In February 1996, I started working with Ajuy Baptist Church as their project director for their school project, Ajuy Christian Development Learning Center.
Ajuy is a town in the northern area of Iloilo province, Philippines. It has a population of 52, 268 people (2015 census).
Fresh from my work with not-for-profit organisations, I was eager to apply what I visioned in 1992 in the context of the church ministry
Let me share a brief history of the church’s school project.
A brief background on Ajuy Baptist Church’s school project
Since the establishment of the Ajuy Baptist Church in 1939, Christian education has been primary in her ministry. Through Sunday schools and Vacation Bible Schools, Ajuy Baptist Church has inculcated Christian learning in the lives of children in Ajuy.
Ajuy Baptist Church, through the leadership of pastors and workers, has continuously supported the establishment of Nursery, Kinder 1 and 2 classes.
The increasing trend of pupil enrolment in the school year 1990-1991 made the church decide to buy a bigger site for their school. So, in 1991, Ajuy Baptist Church bought a 6,084 sq. m lot to accommodate the growing kinder school population.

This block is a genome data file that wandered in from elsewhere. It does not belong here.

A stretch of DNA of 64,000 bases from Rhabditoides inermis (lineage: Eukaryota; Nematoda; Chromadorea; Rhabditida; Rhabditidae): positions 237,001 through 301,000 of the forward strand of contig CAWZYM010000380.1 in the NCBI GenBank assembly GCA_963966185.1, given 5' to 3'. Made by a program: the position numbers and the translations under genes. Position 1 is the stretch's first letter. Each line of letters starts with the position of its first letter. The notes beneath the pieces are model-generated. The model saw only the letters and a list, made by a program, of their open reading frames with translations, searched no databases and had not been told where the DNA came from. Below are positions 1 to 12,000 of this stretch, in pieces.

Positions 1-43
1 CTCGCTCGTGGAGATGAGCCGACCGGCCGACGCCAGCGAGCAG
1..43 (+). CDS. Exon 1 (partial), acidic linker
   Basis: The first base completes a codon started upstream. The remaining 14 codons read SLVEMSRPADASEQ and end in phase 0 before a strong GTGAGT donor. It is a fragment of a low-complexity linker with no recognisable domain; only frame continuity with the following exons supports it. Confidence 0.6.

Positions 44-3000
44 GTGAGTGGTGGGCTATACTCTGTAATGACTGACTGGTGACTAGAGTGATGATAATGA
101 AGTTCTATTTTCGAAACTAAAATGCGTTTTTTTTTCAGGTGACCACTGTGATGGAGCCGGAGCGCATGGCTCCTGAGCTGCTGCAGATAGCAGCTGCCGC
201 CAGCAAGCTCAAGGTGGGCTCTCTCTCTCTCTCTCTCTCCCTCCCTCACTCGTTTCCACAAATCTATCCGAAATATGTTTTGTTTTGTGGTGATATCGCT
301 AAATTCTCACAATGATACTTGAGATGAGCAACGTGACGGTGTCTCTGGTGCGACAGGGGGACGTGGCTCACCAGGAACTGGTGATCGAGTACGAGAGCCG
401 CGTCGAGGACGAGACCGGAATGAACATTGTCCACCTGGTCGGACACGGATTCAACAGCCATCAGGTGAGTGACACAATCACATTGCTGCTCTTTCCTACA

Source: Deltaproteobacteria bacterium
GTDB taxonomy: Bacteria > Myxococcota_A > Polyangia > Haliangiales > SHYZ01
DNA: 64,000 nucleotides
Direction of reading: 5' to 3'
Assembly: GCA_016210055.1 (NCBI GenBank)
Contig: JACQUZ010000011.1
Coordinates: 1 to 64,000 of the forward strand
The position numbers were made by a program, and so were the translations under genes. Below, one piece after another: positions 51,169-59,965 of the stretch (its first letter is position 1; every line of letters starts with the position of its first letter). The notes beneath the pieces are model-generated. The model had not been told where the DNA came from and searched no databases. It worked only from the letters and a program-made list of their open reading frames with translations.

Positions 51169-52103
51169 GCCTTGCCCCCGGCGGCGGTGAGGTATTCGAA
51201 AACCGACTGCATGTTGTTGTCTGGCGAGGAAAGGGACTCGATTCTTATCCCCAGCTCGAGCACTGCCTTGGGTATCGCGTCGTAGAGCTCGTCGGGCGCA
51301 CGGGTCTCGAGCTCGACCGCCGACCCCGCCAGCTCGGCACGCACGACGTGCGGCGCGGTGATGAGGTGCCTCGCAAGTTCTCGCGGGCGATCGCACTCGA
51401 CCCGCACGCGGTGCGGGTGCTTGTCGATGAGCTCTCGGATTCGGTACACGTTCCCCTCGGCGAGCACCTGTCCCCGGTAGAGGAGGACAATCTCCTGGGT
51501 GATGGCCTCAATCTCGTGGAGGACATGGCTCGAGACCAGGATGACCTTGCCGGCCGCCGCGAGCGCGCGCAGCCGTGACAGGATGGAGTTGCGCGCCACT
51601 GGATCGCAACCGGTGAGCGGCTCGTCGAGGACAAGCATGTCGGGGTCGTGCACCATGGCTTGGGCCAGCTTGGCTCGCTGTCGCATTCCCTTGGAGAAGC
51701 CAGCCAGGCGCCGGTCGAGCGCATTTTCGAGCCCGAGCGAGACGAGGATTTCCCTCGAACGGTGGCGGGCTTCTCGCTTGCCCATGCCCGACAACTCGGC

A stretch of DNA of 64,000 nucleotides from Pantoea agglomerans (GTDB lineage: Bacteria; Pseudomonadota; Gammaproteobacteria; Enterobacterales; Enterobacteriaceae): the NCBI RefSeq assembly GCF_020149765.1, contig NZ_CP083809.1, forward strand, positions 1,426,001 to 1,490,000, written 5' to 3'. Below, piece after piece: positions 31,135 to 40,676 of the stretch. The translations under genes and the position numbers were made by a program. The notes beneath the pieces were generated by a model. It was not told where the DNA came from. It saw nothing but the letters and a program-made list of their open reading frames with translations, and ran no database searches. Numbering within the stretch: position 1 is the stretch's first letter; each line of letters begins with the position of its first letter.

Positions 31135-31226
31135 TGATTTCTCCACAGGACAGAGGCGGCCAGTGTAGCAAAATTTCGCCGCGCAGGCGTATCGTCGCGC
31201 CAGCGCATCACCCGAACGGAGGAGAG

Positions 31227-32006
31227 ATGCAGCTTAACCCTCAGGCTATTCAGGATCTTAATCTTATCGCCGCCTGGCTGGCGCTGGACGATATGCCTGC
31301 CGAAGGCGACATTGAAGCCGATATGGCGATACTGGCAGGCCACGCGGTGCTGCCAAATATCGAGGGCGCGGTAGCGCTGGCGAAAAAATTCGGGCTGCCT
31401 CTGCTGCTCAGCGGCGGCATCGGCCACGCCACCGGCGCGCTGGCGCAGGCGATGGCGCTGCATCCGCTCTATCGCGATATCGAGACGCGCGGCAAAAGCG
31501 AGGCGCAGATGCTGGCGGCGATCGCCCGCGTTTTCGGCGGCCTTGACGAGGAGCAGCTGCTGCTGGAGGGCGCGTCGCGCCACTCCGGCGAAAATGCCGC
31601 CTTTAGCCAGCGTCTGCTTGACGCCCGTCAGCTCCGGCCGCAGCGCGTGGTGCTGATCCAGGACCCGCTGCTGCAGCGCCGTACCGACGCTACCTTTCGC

In 1994, Ajuy Baptist Church began the construction of a two-storey, eight-roomed building with concrete roof deck on the lot bought in 1991. The construction of the school building stopped temporarily in January 1995 for lack of funds.
When the school year opened in June 1995, kindergarten classes were transferred from the church premises to the new school site even if the building was unfinished.
In June 1996, only 19 pupils enrolled because the school grounds, which were formerly rice fields, were undeveloped yet.
The challenges I faced as Project Director
So, when I started my work as Project Director in February 1996, I was faced with the following challenges:
- Enrollment was very low;
- Lack of funds;
- The school building was unfinished;
- The school grounds weren’t developed;
- Local politics affected relationships in the church;
The steps we took to meet the challenges